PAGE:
The images show Isaac posing candidly in various soft-looking garments, his salt-and-pepper curls tousled (one has to imagine) from taking said clothes on and off. In some, he gently rests his fingers to his lips; in others, he scratches his beard, making them all the more tactile.
Of course, Bellizzi’s comments section immediately blew up with heart-eye emojis, flames, and drooling faces. “Truly nailed hot dad in a way that is hard for me to recover from,” wrote stylist Gabriella Karefa-Johnson. I was personally devastated that I could not inhale them like they were Jessica Chastain’s underarm.
“I was very surprised how much people loved this, and how viral it’s been,” Bellizzi told the Cut earlier this week. (Her first post now has over 20,000 likes, and she’s since shared more photos.) But she knows how much people are obsessed with Isaac — with Dune also in theaters, he’s hot in every way right now — and she’s not blind herself. “He’s like a hot daddy, you know,” she said with a laugh. (And, in this case, a hot divorced daddy.) “Even when we would take the photos, I’d be like, Oh my God, he’s so cute.”
A hot divorced daddy is nothing without his soft sweaters, corduroy trousers, and New Balance sneakers, though, and, as Karefa-Johnson said, credit must be given to Bellizzi for putting together such evocative outfits for the miniseries, which is a remake of the 1973 version written and directed by Ingmar Bergman.
Bellizzi said she began the process by looking at Isaac’s character’s backstory: He grew up Orthodox in Brooklyn, and she subtly incorporated that influence by putting him in more classic silhouettes, like a wider pant leg. (His brown corduroys are from a “secret old-man brand” that she doesn’t want to reveal.) She also, of course, drew inspiration from his dynamic with his wife, Mira (Jessica Chastain), who makes a good amount of money and probably shops for her husband, hence the Loro Piana and Dries Van Noten tags. She’s also the first person he dated after leaving the Orthodox community, so perhaps he’s “dressing in the way that he thought that she wanted him to look,” Bellizzi explained.
Bellizzi’s favorite sweater is the one Isaac wears in the first episode — a collaboration between Fear of God and Zegna. “I was drawn to the shape and the way it hangs on his body,” she said of its broad, round shoulders. You can tell that Isaac’s character is comfortable — perhaps too comfortable — and over the course of the miniseries, as he goes through a divorce and starts dating other (younger) women, his style evolves as well. His silhouettes get slimmer, his sweaters more polished, and he even experiments with Nikes. (Cool, Dad.) By the end of the show, he’s wearing a sharp Prada suit and a Gucci black-and-white coat.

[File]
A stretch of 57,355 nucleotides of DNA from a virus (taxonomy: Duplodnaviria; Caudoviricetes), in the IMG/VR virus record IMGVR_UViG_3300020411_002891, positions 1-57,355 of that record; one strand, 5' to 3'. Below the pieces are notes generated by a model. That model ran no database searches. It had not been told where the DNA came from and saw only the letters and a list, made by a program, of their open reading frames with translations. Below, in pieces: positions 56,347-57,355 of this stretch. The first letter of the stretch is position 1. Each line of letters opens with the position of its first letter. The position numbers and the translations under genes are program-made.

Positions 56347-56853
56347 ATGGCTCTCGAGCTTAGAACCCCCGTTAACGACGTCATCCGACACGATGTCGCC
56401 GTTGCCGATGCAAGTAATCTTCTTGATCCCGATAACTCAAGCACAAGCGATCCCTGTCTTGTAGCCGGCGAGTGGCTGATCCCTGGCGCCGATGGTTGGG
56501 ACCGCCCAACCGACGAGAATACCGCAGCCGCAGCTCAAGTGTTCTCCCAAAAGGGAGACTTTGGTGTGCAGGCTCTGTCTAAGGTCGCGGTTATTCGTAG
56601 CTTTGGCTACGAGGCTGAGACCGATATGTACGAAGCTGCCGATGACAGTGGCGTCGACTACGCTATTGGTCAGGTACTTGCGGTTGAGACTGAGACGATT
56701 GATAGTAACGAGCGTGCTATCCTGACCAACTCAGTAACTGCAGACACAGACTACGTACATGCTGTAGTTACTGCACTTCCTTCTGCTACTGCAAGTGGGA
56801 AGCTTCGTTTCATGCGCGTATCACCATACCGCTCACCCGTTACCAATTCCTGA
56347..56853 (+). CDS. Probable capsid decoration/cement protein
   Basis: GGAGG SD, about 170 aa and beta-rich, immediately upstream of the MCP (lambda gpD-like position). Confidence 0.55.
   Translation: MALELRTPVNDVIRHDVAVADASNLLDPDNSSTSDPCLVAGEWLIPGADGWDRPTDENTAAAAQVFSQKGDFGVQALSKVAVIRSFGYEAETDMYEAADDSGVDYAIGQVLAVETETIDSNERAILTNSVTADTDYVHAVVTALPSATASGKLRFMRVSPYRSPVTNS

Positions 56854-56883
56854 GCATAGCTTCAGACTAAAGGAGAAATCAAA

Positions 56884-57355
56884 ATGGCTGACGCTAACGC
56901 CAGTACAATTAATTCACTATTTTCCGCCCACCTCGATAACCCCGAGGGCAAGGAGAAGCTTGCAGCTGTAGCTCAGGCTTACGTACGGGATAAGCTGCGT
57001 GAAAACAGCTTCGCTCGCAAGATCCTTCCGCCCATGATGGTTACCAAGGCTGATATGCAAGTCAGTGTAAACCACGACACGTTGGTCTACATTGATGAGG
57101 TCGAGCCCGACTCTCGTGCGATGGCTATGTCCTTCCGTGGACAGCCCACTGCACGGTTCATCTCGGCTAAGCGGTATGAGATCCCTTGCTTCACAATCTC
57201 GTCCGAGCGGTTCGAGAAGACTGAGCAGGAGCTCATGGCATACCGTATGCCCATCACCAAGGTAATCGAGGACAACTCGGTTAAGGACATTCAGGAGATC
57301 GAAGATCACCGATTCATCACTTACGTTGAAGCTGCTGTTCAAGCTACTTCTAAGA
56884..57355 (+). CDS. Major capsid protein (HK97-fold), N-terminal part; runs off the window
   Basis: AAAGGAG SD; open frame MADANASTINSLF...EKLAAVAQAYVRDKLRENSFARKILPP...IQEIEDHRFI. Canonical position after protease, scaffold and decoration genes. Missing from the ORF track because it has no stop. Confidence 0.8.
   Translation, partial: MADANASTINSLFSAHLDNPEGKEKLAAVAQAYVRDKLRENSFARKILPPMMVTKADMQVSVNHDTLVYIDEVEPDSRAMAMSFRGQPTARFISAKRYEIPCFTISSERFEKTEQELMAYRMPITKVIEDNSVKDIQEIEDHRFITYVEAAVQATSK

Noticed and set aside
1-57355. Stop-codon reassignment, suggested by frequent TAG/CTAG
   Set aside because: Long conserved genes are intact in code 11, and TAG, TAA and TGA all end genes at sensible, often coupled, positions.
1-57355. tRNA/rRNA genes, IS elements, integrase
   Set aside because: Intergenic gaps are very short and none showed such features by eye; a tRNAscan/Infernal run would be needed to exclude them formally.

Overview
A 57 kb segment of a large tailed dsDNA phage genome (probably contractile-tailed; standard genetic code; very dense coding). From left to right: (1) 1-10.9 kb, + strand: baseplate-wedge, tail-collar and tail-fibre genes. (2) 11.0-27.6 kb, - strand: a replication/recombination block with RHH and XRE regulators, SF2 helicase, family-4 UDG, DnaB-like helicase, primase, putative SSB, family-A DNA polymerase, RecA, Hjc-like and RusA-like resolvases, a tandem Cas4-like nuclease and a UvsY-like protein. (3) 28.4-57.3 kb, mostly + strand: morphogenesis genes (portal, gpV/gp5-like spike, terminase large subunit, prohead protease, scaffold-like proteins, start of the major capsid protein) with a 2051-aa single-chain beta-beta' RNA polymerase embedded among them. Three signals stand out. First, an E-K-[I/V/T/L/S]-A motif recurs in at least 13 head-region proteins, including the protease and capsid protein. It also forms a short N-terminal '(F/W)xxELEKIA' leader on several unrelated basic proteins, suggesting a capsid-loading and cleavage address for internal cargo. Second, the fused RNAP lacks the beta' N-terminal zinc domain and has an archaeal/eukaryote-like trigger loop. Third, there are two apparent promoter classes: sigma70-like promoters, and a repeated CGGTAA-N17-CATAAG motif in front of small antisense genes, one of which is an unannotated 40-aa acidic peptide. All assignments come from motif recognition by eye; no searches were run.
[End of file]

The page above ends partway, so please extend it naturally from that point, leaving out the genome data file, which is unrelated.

“For me, he comes full circle in terms of his style,” Bellizzi explained. “He goes back to this modern Orthodox look, where he’s in black and white. I wanted to show that maybe he wasn’t really being himself, and then in those final episodes, you see that he’s really well-off now, he’s doing really well, but he’s also accepted who he is.”
This is not the first time Bellizzi’s work — specifically with middle-age Jewish men — has resonated with viewers. She’s also the woman behind Adam Sandler’s tinted glasses, mustard polo shirt, Ferragamo belt, and leather jacket in Uncut Gems — a look that has since reached Halloween-costume status, as GQ fashion critic Rachel Tashjian pointed out on Twitter.(When asked about the possible connection between Sandler’s mustard polo and Isaac’s mustard Loro Piana sweater, Bellizzi said she only realized the similarities this weekend. In the context of Scenes From a Marriage, it was intended as a nod to the color palette of the 1970s original.)
With both Sandler and Isaac’s characters, Bellizzi wanted to convey the sense that these men “don’t really shop,” which is funny, considering the strong reaction online from both men and women who very much do. This is Bellizzi’s unique talent, though: She’s not just a costume designer but also an anthropologist, picking up on subtle dress codes from the Diamond District to Brooklyn, to the suburbs of Boston. The looks she puts together feel authentic and therefore doable for the average person. (At least on Halloween.)
It’s no wonder, then, that Isaac wanted to hang around for so many fittings. “You can really tell it was part of his process, too,” Bellizzi said of their mini–photo shoots. “We’d try every outfit in different places around the stage. Like, we’d go over to the living room and take photos to see the lighting in different areas. We did one sitting where we just tried on clothes with different glasses. He was into it. We had a lot of time together. He was my guy in this.”
Well, now I’m just jealous.